Best of Cream is a compilation album of material recorded from 1966 to 1968 by the rock band Cream, and released shortly after their disbanding. The album was originally released by Cream's U.S. label Atco (Atlantic) Records (catalog no. SD 33-291), and was available on that label during the years 1969-72. A re-release was pressed in 2014 by Polydor on 180g vinyl (catalog no. 535 113-8). The album was briefly reissued in the U.S. in 1977 by RSO/Polydor Records, to whom U.S. distribution rights for Cream's recordings had reverted by that time.
Best of Cream was noteworthy upon its release as the first American album to contain Cream's studio recording of "Spoonful." Although included in international versions of Cream's 1966 debut album Fresh Cream, the song was deleted from Atco's initial U.S. release of the album, and replaced with the band's first hit single "I Feel Free." U.S. reissues of Fresh Cream contain both songs.
The album peaked at #3 on the U.S. Billboard 200 album chart in July 1969. The album reached #6 on the UK album charts. The album was certified Gold by the RIAA.
Cream were a 1960s British rock supergroup power trio consisting of bassist/singer Jack Bruce, drummer Ginger Baker, and guitarist/singer Eric Clapton. Their unique sound was characterised by a hybrid of blues rock, hard rock and psychedelic rock, combining psychedelia themes, Clapton's blues guitar playing, Bruce's powerful, versatile vocals and prominent bass playing, Baker's pulsating, jazz-influenced drumming and Pete Brown's poetry-inspired lyrics. The group's third album, Wheels of Fire, was the world's first platinum-selling double album. The band is widely regarded as being the world's first successful supergroup. In their career, they sold over 15 million albums worldwide. Their music included songs based on traditional blues such as "Crossroads" and "Spoonful", and modern blues such as "Born Under a Bad Sign", as well as more eccentric songs such as "Strange Brew", "Tales of Brave Ulysses" and "Toad".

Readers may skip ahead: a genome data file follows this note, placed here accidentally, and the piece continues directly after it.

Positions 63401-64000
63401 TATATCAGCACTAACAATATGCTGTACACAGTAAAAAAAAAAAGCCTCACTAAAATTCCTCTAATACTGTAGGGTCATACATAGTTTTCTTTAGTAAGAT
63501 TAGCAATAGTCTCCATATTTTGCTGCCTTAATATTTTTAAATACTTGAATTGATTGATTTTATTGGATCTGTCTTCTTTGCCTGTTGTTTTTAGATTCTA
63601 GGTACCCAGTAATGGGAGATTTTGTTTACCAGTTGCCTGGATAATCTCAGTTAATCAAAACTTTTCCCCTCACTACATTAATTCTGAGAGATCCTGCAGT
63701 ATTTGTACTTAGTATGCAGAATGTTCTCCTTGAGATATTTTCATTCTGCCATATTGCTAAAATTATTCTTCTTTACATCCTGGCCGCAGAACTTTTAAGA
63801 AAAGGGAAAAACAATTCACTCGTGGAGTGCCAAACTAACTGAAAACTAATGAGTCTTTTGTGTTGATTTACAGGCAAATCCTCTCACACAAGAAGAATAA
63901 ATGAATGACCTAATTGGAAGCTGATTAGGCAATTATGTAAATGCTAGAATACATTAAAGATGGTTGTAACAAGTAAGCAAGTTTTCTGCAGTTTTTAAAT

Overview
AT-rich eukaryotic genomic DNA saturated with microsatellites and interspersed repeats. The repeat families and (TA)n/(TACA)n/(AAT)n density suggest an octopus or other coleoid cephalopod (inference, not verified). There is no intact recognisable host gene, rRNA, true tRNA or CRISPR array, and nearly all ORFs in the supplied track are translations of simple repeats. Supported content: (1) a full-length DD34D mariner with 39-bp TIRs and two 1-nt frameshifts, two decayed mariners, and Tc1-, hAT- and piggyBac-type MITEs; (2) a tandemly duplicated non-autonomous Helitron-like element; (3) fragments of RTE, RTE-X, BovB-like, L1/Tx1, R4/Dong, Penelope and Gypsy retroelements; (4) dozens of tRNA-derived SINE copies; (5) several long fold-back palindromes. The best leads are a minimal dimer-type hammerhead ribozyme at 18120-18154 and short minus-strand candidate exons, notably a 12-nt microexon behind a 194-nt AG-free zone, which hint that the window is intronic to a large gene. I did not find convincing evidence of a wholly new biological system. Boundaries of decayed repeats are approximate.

The band's biggest hits are "I Feel Free" (UK, number 11), "Sunshine of Your Love" (US, number 5), "White Room" (US, number 6), "Crossroads" (US, number 28), and "Badge" (UK, number 18). The band made a significant impact on the popular music of the time, and, along with Jimi Hendrix, and Terry Kath of Chicago, popularised the use of the wah-wah pedal. They provided a heavy yet technically proficient musical theme that foreshadowed and influenced the emergence of British bands such as Led Zeppelin, The Jeff Beck Group and Black Sabbath in the late 1960s and the early 1970s. The band's live performances influenced progressive rock acts such as Rush. The band was inducted into the Rock and Roll Hall of Fame in 1993. They were included in both Rolling Stone and VH1's lists of the "100 Greatest Artists of All Time," at number 67 and 61 respectively. They were also ranked number 16 on VH1's "100 Greatest Artists of Hard Rock".
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